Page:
New Delhi: The Supreme Court is likely to take up on Tuesday a batch of petitions challenging the constitutional validity of Article 35-A, which provides special rights and privileges to natives of the state of Jammu and Kashmir. This is the first time that hearing will be held on the provision when the state in under the Governor’s rule. Also Read - With Article 370 Gone, Army Now Wants to Buy Land in J&K to Set up Camp
The crucial hearing, which has reportedly been listed from February 26 to February 28, assumes significance in view of the toughening stand of the state-based political parties on the sensitive issue. Also Read - India to be Renamed 'Bharat'? Twitter Uses Harpic as Eyedrop to Undo Watching News, Asks Supreme Court to Sort Priorities Amid COVID-19 And Migrant Crisis
The Supreme Court website, in its weekly list, has listed as many as six petitions including the lead plea of NGO ‘We The Citizens’ for hearing during the week. Also Read - 'Close Your Legs': Judge's Advice to Woman, For Prevention of Sexual Assault, Costs Him His Job
A day before the top court’s hearing on the sensitive issue, PDP chief Mehbooba Mufti went on to say that people may even raise some other flag and not the national tricolour.
National Conference chief Omar Abdullah said it was his duty to warn New Delhi about the consequences of any tampering with the special status of J and K.
The demand to revoke Article 35-A has gained more fervour since the terror attack on a CRPF convoy in Pulwama on February 14, which claimed lives of 40 jawans.
Following the attack, claimed by Pakistan-based Jaish-e-Mohammed, there have been reports of Kashmiris facing violence in several parts of the country.
Recently, there have been speculation that the Centre is considering changing its stand of aloofness on the contentious issue. The entire Valley has been in a grip of panic since the last two days amidst speculation that the government may change its stand to seek an expeditious hearing.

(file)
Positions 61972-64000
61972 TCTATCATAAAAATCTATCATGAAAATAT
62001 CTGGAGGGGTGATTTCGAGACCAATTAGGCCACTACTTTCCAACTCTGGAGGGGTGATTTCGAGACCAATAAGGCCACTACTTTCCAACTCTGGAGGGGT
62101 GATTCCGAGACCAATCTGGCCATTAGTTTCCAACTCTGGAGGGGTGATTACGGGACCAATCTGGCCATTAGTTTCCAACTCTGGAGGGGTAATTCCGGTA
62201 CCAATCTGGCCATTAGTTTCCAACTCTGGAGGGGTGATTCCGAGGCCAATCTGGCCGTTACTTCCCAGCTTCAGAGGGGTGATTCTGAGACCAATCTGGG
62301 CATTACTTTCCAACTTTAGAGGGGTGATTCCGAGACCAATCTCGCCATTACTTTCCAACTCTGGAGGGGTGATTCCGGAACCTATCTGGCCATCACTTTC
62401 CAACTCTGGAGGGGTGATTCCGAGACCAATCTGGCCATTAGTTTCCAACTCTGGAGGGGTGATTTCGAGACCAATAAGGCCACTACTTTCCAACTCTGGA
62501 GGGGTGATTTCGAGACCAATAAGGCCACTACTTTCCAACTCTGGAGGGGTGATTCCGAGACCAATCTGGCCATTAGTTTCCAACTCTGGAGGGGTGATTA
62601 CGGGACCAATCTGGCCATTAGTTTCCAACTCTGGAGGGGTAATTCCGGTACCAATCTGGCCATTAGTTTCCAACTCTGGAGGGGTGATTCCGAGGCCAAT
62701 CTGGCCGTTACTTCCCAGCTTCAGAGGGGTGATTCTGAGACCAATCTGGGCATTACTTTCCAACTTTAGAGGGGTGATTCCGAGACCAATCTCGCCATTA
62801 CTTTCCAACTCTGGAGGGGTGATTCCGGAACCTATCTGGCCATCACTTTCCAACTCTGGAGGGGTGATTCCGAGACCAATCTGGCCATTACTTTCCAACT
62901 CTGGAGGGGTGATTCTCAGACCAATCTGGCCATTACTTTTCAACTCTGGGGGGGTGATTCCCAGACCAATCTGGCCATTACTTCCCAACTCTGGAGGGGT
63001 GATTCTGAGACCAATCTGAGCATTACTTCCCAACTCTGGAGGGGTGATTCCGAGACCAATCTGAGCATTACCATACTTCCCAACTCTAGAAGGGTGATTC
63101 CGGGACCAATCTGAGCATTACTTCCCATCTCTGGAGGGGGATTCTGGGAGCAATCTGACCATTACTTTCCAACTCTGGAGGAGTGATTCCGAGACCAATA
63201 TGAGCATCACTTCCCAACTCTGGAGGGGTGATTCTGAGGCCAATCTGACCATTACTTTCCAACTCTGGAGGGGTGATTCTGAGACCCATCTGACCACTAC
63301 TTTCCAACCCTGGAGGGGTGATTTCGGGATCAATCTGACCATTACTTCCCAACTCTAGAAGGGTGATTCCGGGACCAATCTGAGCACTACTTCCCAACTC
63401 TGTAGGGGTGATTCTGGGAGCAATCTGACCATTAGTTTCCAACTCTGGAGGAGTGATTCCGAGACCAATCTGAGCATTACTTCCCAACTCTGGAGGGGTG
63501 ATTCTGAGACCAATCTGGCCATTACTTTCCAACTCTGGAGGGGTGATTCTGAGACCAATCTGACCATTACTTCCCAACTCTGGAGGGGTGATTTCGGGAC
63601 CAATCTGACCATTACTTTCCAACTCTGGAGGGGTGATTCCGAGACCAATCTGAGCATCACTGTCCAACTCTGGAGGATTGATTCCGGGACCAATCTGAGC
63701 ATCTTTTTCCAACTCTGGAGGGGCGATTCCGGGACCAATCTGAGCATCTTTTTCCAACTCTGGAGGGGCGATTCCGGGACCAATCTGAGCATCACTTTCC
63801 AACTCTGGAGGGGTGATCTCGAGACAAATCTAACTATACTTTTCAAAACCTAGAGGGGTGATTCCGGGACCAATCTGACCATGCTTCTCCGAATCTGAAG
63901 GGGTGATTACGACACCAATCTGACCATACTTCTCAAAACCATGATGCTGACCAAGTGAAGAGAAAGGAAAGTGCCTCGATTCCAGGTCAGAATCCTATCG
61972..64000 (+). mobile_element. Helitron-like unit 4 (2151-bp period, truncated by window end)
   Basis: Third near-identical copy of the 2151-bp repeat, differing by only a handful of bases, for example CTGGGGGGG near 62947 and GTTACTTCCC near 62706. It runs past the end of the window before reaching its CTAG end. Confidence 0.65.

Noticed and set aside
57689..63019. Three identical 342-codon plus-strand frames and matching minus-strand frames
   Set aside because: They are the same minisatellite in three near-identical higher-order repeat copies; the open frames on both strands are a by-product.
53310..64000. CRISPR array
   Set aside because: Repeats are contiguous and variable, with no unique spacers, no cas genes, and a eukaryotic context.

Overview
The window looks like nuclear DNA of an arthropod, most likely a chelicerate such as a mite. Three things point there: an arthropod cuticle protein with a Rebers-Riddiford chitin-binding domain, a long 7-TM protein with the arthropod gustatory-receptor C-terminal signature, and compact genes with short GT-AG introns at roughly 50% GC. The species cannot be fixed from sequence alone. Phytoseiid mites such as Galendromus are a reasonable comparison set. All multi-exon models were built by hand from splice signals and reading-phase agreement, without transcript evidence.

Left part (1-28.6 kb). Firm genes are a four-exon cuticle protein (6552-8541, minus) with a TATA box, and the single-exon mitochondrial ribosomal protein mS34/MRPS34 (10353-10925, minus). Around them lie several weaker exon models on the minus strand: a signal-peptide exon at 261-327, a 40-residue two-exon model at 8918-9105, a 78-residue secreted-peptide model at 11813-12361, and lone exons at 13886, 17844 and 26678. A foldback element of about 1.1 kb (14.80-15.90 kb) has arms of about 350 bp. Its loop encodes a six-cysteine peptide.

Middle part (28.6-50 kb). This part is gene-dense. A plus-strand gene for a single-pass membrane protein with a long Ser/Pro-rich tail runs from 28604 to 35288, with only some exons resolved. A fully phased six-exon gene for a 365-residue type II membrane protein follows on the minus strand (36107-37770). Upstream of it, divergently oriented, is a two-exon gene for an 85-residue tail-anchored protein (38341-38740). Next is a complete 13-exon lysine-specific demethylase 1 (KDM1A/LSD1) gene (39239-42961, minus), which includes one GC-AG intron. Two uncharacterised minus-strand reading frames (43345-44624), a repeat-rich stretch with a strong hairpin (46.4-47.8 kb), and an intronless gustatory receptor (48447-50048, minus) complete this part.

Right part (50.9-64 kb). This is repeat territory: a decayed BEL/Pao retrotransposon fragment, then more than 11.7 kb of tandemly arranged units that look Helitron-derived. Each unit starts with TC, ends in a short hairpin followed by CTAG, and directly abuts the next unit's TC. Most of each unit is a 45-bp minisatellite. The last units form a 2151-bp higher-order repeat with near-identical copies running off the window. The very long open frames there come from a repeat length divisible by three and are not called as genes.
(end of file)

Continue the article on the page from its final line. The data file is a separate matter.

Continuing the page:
On Sunday, the state administration’s counsel had sought permission from the Supreme Court for circulating a letter among contesting parties for adjourning the upcoming hearing on pleas challenging the constitutional validity of Article 35A.
The apex court had deferred till January this year the hearing on the pleas after the Centre and the state said local bodies polls there would go on till December.
The Centre and the Jammu and Kashmir administration had said the issue of Article 35A was “very sensitive” and keeping in mind the law and order aspect, the hearing be held in January or March 2019.
“Let these matters be listed in the second week of January 2019. All interlocutory applications shall be taken up along with the main matter,” the bench had said then.
Article 35A, which was incorporated in the Constitution by a 1954 Presidential Order, accords special rights and privileges to the citizens of Jammu and Kashmir and bars people from outside the state from acquiring any immovable property in the state.
It denies property rights to a woman who marries a person from outside the state. The provision, which leads to such women from the state forfeiting their right over property, also applies to their heirs.
The bench is hearing several petitions including the one filed by NGO ‘We the Citizens’ through lawyer Barun Kumar Sinha.
On August 6 last year, the apex court had said a three-judge bench would decide whether the pleas challenging Article 35A should be referred to a five-judge constitution bench for examining the larger issue of alleged violation of the doctrine of basic structure of the Constitution.
Several applications, including by political parties such as the National Conference and the CPI-M, were also filed in the Supreme Court in support of Article 35A, which also empowers the state assembly to define “permanent residents” to bestow special rights and privileges to them.
Besides the NGO, the other petitioners on the matter are ? West Pakistan Refugees Action Committee Cell 1947, Dr Charu Wali Khanna, Kali Dass, Radhika Gill and Major Ramesh Upadhyay.
The state government, while defending the article, had cited two verdicts of the constitution benches of the Supreme Court in 1961 and 1969, which had upheld the powers of the President under Article 370(1)(d) of the Constitution to pass constitutional orders.